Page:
How machine learning powers auctions in Google Ads

3 Aug 2018

Image: hxdbzxy/Shutterstock

17m data points are core to how ads are auctioned on Google’s Ads platform.

Machine-learning algorithms are determining how ads are bought and sold on Google’s Ads platform.

At a Virgin Media Digital Evolution conference in Belfast, we caught up with Simon Balfe, agency development manager at Google Marketing Solutions in Dublin.

Balfe explained how algorithms and machine learning are core to how the auctioning process works.

“What we have done is, we apply our machine learning to our bidding platform so you can actually say to Google, I can afford to spend £5 for every lead or £7 for every sale that comes through.

“And, what Google’s machine learning can do is, look at 17m signals every time somebody types in a search query and will use all that detail to see how likely somebody is to take that action.”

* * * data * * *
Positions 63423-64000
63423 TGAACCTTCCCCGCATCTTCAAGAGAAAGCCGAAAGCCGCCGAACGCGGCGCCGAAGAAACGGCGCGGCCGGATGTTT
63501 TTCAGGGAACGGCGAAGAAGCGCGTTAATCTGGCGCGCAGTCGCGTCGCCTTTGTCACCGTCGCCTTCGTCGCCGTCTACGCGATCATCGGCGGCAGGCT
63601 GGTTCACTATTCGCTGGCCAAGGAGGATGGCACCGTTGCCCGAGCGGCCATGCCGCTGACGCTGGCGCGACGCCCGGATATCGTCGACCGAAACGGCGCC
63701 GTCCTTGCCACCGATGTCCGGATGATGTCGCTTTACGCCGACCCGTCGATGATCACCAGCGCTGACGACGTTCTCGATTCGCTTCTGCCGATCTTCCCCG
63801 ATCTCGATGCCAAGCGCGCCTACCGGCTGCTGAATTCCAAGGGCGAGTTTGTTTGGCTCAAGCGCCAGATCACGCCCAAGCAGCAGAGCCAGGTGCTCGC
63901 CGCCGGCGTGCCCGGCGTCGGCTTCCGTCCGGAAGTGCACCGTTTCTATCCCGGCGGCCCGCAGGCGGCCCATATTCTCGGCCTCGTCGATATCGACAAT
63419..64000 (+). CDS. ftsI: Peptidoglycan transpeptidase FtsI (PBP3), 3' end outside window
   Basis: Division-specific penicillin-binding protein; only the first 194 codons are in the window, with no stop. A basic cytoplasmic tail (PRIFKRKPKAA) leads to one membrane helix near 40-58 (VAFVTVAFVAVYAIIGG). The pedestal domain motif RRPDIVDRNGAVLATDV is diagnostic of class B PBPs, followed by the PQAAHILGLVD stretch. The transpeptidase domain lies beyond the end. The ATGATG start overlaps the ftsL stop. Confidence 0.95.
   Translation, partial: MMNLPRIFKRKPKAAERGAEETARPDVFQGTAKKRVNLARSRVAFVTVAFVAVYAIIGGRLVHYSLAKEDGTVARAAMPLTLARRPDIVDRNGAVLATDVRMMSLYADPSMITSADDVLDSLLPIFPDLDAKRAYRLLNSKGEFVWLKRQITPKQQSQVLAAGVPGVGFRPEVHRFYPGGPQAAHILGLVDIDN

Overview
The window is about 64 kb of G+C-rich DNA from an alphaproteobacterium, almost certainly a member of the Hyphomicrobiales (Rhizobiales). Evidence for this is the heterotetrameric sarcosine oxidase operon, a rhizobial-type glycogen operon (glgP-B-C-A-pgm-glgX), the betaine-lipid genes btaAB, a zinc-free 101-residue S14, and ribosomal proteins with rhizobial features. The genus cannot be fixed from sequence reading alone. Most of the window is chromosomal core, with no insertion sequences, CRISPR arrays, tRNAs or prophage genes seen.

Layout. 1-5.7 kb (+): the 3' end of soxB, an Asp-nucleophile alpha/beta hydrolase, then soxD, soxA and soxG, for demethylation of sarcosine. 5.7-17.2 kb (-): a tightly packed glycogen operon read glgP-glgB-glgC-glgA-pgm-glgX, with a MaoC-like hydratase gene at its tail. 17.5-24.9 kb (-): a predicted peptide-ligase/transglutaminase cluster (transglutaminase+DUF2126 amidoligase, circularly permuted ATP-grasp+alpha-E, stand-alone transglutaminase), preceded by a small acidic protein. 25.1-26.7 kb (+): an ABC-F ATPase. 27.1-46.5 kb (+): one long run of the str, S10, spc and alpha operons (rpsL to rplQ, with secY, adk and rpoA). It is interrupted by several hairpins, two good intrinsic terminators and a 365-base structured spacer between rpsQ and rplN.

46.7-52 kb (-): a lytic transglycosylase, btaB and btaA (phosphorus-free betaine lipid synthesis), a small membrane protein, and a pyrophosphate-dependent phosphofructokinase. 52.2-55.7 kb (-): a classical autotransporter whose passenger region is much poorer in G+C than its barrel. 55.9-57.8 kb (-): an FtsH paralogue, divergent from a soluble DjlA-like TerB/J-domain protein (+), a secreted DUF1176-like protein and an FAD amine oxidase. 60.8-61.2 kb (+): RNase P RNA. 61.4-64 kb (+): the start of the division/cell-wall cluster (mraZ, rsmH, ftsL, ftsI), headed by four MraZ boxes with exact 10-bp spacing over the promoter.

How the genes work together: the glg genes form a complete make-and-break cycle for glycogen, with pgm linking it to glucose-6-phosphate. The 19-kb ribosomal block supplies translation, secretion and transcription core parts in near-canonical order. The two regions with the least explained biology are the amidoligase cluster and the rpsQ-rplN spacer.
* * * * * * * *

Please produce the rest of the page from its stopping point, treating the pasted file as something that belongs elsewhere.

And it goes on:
He explained that those signals include time of day, the device being used and “previous behaviour to figure out how likely they are to take that action and bid down or bid up accordingly”.

The present and future of Google Ads

Google recently retired the AdWords and DoubleClick brands and is replacing them with three new primary brands with machine learning at their core.

Under the product reshuffle – nothing is changing under the hood, apparently – Google AdWords will now be known as Google Ads; DoubleClick and Google Analytics 360 Suite will be known as the Google Marketing Platform; and DoubleClick for Publishers and DoubleClick Ad Exchange will be integrated under Google Ad Manager.

At the Virgin Media event, Balfe said that every 10 or so years, the tech world experiences massive paradigm shifts. In the 1990s it was web, in the 2000s it was mobile and, in this present decade, it is AI and machine learning.

“Google’s CEO, Sundar Pichai, recently said Google is now an AI-first company. AI and machine learning is enabling us to achieve 40pc savings on energy used for cooling in all of the Google data centres. We use machine learning to understand the weather outside and the temperatures inside, and know when to open and close the blinds.”

John Kennedy is a journalist who served as editor of Silicon Republic for 17 years